Airport Security Design: new challenges in the COVID era by Jonathan Joohyung Lee

Airport Security Design: new challenges in the COVID era by Jonathan Joohyung Lee

Aviation security measures have been developing since the late 1960s. At that time, many aircraft hijackings were occurring in the US, as well as in other countries; most international security legislation that aimed to prevent this kind of security incident was implemented after 1974 when ICAO’s Annex 17 (to the Chicago Convention) was first issued. In those days, security measures only focused on hijackings and the measures were somewhat successful in reducing the number of such seizures. Throughout the 1980s our focus shifted to preventing a different threat: aircraft bombings. The Air India bombing and the subsequent downing of Pan Am 103 in December 1988 led to dramatic changes in aviation security. One of these requirements was the consideration of security design elements. With the eighth amendment to Annex 17 in 1992, ICAO established a new standard on airport security design measures. The current version (17th amendment) states:

“3.2.6 Each Contracting State shall ensure that the architectural and infrastructure-related requirements necessary for the optimum implementation of civil aviation security measures are integrated into the design and construction of new facilities and alterations to existing facilities at airports.”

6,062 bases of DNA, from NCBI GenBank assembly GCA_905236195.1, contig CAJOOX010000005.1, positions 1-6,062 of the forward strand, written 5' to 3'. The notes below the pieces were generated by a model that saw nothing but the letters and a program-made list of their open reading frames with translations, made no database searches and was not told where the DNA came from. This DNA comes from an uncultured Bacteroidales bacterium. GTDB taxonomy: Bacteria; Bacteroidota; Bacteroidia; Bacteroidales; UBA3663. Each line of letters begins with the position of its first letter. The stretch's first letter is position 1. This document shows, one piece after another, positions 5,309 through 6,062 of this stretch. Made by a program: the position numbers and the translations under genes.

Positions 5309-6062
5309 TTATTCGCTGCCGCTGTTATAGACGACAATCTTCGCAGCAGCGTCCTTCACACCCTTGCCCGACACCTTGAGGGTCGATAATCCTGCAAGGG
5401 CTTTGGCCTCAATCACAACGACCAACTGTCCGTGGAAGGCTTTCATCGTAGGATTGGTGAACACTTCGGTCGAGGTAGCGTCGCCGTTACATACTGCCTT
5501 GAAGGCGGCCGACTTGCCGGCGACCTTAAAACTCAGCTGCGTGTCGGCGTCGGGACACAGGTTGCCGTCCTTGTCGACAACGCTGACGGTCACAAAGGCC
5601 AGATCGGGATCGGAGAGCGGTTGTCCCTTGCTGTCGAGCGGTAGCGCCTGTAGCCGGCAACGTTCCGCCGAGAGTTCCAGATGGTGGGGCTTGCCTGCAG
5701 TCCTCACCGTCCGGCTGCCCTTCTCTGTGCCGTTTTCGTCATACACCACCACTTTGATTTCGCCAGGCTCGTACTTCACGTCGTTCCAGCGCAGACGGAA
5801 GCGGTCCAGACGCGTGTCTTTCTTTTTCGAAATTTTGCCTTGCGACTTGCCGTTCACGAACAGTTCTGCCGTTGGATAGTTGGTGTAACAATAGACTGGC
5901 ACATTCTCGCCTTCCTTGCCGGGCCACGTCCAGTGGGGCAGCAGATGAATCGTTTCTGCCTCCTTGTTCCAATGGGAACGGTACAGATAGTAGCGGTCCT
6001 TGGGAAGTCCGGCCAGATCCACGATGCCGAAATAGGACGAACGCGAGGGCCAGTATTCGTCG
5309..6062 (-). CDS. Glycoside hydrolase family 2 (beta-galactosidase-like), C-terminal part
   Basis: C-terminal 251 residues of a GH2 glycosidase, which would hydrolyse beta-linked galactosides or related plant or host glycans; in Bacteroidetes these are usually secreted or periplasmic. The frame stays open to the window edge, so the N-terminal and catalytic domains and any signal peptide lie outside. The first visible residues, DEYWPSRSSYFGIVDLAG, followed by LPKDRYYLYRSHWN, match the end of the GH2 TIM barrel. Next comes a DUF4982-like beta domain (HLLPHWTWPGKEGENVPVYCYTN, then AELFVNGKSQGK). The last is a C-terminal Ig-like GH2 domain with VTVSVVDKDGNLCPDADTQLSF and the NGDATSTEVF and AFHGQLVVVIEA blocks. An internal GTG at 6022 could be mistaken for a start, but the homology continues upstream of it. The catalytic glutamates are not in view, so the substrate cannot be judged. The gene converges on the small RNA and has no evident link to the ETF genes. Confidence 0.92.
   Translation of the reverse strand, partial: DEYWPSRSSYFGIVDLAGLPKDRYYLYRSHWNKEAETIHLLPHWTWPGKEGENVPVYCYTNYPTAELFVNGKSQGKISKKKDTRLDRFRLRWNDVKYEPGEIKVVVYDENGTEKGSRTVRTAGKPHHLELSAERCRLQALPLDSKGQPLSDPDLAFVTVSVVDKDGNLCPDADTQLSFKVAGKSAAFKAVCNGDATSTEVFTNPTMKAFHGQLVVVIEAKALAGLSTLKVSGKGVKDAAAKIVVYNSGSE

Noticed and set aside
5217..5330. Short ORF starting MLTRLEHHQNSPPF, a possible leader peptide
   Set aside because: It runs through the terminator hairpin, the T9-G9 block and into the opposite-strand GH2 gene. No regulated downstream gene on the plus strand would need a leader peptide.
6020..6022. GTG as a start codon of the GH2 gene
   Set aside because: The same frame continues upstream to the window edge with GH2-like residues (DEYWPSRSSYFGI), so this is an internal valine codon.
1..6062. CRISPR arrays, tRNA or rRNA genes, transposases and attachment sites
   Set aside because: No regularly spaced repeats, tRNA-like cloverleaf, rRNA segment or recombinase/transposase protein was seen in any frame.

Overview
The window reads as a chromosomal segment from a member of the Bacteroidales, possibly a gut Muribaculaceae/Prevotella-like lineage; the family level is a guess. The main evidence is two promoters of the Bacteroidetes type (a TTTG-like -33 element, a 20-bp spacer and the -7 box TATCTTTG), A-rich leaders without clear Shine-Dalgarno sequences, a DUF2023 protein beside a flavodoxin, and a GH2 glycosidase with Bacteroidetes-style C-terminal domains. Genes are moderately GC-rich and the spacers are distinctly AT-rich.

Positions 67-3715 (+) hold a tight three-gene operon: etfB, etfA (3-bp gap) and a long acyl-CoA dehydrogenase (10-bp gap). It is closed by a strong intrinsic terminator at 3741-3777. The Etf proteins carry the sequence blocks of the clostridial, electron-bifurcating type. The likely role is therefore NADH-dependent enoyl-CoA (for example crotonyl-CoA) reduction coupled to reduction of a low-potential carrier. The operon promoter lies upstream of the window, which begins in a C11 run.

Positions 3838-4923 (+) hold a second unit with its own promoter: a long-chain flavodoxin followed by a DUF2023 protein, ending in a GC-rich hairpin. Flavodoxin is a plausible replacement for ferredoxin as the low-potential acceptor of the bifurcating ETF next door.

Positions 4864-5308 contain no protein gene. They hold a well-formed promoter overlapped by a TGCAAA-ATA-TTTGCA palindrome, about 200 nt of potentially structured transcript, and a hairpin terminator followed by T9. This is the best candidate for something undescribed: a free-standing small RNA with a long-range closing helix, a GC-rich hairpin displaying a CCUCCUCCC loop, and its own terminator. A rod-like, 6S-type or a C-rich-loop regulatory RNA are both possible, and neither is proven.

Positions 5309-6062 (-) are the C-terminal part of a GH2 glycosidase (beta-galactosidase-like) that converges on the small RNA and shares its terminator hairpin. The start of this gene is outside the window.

“…integration of security requirements at the point of conceptualisation can save considerable effort and resources in construction and maintenance…”

This internationally mandated requirement for airport security design was initially introduced by ICAO to enhance aviation security in order to prevent any possible acts of unlawful interference, such as that of Pan Am 103. Most aviation security experts have realised the importance of the integration of security design in the construction and renovation of airport facilities, including passenger terminals. The initial integration of security requirements at the point of conceptualisation can save considerable effort and resources in construction and maintenance.

Following the events of 11 September 2001, security design became more important than ever before and many countries implemented more stringent security measures at civil aviation facilities in order to address the weaknesses highlighted by the 9/11 attacks. In 2006, following a bomb plot in the UK, further dramatic changes were made to airport screening procedures; namely the introduction of restrictions on liquids, aerosols and gels of more than 100ml per container.